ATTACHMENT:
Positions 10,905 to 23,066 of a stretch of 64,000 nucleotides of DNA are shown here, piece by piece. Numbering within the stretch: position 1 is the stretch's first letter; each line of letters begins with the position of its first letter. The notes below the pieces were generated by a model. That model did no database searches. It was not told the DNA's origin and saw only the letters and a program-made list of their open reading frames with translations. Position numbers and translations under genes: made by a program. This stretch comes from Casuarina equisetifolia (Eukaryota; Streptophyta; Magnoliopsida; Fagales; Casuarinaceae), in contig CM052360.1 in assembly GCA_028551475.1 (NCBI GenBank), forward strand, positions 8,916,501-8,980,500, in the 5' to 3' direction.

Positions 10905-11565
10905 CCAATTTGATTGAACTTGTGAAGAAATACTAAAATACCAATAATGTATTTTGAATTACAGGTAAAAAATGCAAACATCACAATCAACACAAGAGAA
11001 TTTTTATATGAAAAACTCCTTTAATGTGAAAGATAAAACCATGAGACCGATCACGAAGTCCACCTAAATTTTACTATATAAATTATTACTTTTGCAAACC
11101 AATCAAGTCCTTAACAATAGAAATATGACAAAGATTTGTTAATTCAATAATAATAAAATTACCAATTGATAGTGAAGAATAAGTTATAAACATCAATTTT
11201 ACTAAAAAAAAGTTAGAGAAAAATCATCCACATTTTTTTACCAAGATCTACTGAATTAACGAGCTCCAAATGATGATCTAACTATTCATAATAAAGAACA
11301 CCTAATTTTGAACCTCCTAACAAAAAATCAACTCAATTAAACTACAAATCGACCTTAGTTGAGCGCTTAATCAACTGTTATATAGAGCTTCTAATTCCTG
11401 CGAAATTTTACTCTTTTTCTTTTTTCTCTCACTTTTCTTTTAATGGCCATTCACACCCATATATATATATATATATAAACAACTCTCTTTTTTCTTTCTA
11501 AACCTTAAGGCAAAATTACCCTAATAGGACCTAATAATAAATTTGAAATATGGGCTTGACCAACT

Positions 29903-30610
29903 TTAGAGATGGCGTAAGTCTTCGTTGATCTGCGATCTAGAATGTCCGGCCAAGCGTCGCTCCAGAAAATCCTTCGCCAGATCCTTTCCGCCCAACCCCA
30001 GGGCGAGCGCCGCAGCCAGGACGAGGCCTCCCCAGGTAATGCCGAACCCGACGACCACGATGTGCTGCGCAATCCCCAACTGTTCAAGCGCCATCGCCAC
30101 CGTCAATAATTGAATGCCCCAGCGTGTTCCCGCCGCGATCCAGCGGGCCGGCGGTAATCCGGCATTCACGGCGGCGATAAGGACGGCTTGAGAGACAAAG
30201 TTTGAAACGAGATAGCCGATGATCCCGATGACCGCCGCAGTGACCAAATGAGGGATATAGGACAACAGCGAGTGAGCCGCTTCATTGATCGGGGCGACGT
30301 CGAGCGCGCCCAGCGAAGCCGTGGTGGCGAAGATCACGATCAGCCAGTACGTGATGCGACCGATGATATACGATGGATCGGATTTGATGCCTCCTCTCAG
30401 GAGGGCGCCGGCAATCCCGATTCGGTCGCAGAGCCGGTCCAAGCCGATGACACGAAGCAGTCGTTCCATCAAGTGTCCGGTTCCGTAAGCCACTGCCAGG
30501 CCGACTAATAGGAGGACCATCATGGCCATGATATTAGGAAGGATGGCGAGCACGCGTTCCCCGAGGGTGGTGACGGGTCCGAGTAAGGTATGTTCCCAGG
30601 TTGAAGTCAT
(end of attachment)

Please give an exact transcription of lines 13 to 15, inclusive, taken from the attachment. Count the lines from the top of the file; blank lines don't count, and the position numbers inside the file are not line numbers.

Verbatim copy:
30101 CGTCAATAATTGAATGCCCCAGCGTGTTCCCGCCGCGATCCAGCGGGCCGGCGGTAATCCGGCATTCACGGCGGCGATAAGGACGGCTTGAGAGACAAAG
30201 TTTGAAACGAGATAGCCGATGATCCCGATGACCGCCGCAGTGACCAAATGAGGGATATAGGACAACAGCGAGTGAGCCGCTTCATTGATCGGGGCGACGT
30301 CGAGCGCGCCCAGCGAAGCCGTGGTGGCGAAGATCACGATCAGCCAGTACGTGATGCGACCGATGATATACGATGGATCGGATTTGATGCCTCCTCTCAG